A new tool to improve work.
untasked represents years of work and even more years of thinking about how we work, and how we can make it better. It's a product for everyone who has ever had to do a status report, or explain what they were working on to someone who had no context or frame of reference. It's for people who regularly get asked by others for help with something, and it's for companies where it's just a little too difficult to figure out the right person to ask about a topic. Most of all it's for everyone who wishes it was just a little bit easier to get their work done, without being forced into working a particular way.
Here we are sharing a little bit about us, and our story. How did we get here and the why behind what we built. We aimed untasked at a set of challenges we see in modern work, even within great companies. I hope that as we share those reasons, and how untasked aims to solve them, it will motivate you to look at your own team and, if you see echos of these challenges, give untasked a try. We think it will save you some time and make it a little easier to get things done.
Before we get started for real, if you just want to skip to the end, you can sign up right now to get on our beta list. We have new teams starting in untasked every day, and we will not make you wait a year before you get in. Promise. Not ready to sign up? Feel free to browse the website absolutely free. We also participate in social media, where you can find many facts, and some jokes as funny as a website being free, in all the usual places.
From here forward though it's going to be a story, a story about a journey in at least two to four parts.
After years of working in some big-name technology companies, moving into some more traditional companies was an eye opener. There was, to say the least, some culture shock. In the technology world people -- and what is in their heads -- are the main asset a company has. The biggest lever you can pull to improve things is usually to free up their time to do the most important work. There is a large investment in tools and automation because every time someone needs to do something more than once or twice, especially if it is error prone or risky, there is always someone who can write a new piece of software to make sure it doesn't become something you have to do every day or every week. The results can be chaotic, but a technology company is far more likely to be powered by a huge number of automated workflows, tools, and processes that optimize for employee time than what I found in companies who, to be sure, used plenty of modern technology, but were not places where the product was technology.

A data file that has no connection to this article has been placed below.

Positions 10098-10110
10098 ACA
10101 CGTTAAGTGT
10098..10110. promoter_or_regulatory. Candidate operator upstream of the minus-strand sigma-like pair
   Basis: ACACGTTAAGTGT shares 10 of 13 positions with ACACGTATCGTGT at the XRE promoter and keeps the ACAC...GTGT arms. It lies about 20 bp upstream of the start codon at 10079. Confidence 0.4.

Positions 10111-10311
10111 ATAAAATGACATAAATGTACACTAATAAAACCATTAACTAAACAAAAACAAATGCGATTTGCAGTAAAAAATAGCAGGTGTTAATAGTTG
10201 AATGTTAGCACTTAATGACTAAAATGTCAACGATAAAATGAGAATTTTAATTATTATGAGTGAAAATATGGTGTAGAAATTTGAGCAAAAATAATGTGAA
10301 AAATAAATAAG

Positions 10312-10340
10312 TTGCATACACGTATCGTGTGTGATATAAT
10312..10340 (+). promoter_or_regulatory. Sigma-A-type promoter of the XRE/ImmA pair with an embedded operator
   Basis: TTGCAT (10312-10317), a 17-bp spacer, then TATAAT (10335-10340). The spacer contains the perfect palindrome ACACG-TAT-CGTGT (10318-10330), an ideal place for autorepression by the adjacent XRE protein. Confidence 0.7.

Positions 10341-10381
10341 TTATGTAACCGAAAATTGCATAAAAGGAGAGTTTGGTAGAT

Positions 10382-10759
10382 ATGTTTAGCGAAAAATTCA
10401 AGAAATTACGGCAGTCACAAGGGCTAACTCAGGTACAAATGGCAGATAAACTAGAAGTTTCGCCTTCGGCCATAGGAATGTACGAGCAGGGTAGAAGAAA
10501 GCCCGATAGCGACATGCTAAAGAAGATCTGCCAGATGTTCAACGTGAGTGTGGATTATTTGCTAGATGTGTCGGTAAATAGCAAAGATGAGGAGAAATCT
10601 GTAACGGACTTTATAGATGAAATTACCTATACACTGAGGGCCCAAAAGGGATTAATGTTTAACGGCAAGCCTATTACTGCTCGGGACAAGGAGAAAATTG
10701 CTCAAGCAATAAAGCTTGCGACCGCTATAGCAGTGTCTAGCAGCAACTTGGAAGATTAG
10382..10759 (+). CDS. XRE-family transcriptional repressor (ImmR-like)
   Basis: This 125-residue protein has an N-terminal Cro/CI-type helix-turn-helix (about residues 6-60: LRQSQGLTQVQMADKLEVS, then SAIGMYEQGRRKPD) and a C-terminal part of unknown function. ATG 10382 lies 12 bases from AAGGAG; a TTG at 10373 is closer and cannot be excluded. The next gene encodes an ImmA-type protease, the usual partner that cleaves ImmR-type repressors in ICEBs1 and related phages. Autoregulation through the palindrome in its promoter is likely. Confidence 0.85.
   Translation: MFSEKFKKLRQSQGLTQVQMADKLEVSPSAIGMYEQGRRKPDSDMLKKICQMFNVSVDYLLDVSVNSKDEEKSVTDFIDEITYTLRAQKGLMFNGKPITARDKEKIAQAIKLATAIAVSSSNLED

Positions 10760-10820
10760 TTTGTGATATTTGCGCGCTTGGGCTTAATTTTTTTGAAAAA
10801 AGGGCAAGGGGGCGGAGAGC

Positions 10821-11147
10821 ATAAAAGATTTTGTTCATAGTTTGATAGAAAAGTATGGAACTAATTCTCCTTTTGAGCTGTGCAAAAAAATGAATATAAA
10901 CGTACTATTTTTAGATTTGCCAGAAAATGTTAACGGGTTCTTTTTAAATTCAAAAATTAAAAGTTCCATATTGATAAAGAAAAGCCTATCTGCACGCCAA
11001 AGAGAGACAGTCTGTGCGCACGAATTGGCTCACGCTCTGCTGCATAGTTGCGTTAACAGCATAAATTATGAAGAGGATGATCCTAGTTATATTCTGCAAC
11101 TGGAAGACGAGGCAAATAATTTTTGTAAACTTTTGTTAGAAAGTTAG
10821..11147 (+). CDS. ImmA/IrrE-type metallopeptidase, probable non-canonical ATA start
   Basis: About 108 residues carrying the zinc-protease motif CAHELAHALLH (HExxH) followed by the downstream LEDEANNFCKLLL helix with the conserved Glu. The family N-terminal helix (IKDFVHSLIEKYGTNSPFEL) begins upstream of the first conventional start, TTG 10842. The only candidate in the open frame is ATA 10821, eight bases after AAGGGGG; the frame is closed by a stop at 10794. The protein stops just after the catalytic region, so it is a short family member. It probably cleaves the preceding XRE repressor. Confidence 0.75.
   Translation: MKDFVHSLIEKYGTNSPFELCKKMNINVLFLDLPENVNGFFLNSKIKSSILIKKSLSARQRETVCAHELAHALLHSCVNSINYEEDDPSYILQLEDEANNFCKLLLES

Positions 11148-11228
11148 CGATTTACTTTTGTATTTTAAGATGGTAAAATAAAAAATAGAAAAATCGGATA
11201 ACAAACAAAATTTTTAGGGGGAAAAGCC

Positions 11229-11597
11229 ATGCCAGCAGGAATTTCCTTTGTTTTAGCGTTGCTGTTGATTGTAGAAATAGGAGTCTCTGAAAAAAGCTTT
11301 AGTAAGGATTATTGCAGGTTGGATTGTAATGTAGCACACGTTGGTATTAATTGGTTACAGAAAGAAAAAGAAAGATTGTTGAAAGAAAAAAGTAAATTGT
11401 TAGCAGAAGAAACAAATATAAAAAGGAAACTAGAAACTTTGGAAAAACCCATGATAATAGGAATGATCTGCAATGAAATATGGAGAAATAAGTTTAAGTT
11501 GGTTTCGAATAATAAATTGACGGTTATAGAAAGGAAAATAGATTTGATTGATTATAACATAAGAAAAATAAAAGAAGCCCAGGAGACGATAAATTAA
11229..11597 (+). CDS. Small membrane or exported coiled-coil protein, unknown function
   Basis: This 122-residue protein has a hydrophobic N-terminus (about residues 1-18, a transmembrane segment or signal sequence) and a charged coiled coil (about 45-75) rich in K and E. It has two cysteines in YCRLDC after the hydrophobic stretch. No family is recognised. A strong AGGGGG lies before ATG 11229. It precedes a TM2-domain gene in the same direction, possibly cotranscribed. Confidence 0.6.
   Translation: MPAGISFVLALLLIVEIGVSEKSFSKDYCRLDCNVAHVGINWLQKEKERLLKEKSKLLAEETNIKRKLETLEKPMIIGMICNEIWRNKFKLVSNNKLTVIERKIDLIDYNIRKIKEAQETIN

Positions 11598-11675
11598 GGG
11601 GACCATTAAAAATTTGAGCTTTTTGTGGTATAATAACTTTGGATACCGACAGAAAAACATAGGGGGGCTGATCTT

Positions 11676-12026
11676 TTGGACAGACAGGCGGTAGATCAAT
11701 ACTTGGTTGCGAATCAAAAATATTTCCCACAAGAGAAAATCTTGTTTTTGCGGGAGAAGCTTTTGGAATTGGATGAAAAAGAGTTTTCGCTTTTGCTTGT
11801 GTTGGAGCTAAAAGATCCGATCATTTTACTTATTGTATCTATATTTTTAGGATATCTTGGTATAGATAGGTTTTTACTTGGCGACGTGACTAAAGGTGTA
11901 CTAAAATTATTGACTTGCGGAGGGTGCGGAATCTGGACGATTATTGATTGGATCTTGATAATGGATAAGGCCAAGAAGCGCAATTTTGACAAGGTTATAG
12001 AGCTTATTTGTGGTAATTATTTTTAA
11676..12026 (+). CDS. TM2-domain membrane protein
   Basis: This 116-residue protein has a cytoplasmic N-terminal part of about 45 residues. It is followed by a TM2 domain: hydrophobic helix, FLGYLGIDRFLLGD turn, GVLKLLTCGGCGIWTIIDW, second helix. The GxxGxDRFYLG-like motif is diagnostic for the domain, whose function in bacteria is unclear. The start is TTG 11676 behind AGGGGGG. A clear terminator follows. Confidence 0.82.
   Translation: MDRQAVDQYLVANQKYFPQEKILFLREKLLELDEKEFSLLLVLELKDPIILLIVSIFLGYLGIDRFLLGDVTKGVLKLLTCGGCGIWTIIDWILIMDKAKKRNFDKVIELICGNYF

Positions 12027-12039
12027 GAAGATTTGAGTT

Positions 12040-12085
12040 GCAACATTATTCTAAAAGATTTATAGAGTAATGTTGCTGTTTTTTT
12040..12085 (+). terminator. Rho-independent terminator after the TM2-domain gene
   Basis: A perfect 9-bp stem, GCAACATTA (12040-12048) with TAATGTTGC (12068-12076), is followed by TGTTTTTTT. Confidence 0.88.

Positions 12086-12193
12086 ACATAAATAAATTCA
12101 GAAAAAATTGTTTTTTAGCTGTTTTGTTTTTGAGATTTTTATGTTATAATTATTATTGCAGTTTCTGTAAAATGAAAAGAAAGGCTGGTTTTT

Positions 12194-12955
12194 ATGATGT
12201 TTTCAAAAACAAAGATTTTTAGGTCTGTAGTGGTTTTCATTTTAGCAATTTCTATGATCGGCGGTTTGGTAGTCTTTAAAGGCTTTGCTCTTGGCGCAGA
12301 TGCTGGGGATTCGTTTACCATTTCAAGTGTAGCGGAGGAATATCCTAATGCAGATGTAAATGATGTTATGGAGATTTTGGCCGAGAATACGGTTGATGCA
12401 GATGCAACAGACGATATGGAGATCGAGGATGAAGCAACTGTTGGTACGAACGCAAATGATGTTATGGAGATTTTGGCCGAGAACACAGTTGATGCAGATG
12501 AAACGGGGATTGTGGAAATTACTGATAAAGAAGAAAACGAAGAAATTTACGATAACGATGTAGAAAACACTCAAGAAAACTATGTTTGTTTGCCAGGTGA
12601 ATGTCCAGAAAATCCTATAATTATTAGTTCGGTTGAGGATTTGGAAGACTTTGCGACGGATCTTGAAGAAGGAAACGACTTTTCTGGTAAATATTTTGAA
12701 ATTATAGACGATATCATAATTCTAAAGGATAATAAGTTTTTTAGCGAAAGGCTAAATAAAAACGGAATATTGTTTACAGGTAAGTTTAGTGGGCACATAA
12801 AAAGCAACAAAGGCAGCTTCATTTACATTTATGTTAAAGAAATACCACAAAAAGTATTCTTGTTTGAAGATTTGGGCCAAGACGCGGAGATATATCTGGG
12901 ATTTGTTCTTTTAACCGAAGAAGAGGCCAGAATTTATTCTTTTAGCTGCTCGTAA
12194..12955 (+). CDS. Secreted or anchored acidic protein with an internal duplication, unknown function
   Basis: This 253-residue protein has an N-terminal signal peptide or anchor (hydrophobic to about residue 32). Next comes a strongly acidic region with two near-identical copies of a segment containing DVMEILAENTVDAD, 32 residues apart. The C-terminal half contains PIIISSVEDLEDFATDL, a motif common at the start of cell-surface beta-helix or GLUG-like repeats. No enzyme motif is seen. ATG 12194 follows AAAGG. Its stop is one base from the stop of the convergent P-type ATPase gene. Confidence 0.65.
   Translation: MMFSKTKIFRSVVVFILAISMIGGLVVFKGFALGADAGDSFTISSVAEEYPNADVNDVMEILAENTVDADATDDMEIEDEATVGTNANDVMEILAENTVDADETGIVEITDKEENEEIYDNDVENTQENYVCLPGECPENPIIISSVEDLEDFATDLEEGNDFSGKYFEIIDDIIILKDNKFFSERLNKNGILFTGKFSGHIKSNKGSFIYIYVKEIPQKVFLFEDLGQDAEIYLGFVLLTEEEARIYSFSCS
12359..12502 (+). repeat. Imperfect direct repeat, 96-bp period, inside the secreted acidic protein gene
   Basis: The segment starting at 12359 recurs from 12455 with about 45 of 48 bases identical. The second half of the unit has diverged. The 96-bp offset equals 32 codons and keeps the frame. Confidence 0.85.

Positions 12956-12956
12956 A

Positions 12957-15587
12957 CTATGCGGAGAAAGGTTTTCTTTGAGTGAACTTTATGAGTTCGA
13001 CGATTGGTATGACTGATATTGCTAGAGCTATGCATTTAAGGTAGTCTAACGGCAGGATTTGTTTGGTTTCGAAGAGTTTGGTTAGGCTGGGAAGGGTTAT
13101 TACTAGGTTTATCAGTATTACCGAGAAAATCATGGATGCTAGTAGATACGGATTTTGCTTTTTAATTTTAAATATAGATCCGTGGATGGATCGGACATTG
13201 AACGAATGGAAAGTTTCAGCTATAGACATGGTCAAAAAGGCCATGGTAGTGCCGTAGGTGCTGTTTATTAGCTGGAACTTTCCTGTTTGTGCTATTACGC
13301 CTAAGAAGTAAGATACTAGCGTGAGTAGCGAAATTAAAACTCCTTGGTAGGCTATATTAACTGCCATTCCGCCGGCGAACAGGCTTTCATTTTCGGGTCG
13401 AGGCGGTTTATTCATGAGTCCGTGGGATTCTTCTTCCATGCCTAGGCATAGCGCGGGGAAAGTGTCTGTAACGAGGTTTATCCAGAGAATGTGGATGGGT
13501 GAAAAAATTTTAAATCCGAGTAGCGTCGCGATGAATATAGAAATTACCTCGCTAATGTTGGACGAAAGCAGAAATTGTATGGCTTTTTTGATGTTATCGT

What I learned as I began to understand how these organizations worked was that the kinds of systems that I took for granted were unfortunately very uncommon. Instead, many workers were left to struggle with challenges unrelated to the core of their job and are more aligned with the complexities of an organization that runs on knowing the right people or where the special form is. Ad hoc processes that are undiscoverable or invisible.
None of this is to say that these organizations were bad or failing. Some of them were in fact incredibly successful companies. It’s just that people had to work harder to get the same things done, and lots of potential was left on the table, unavailable to the organization because we moved slower than we could have, or spent our time in meetings, or putting energy into the kinds of things that were only indirectly related to getting the important work done.
Over a few years I started to really see how much time was being spent on these things that were not about getting things done. It was heartbreaking. People would sit down and explain exactly how they spent their time, and it was clear that many were unable to do the work they thought was important because they were checking the boxes to do things the “right” way or making sure everyone who could possibly object to their decisions was fully bought in before they even started. Communication was seen as a fix, but all it did was take more time away from getting the important work done. As a leader, I was spending hours reviewing and approving decisions that could have been made by the person doing the actual work. My uninformed opinion wasn’t better than the person who had just spent a week figuring out the solution, it was just higher up in the org chart.
Many people were disengaged while being incredibly stressed out. In retrospect it makes a ton of sense. You spend all your time doing things that are trivial and not core to the real work, all while preparing for a big meeting where people are going to judge your efforts not on the actual task but on the degree to which you prepared to be judged. The word you will find if you start to research this sort of task that’s not the actual work but is needed before you can do the work is meta-work. The work that you do that’s about work. Not the doing of the thing but the conversations, processes, preparation that go into being able to do the thing.
With this in mind we set out to make work life better for people. We know we can't solve it all, but if we can make it just a bit better, the impact for everyone is huge.
First off, a definition:
Meta-work: Activities that are not directly connected to a specific work product but need to be done to produce that work product.
Every organization is different, but we all have examples of the meetings that didn’t need to happen or the busy work we do to make sure that someone is in the loop. It’s not making the thing, it’s the work you do so you can make the thing. Not all meta-work is bad. Preparation and conversations about the best way to do things and learning what has been attempted in the past can be very valuable.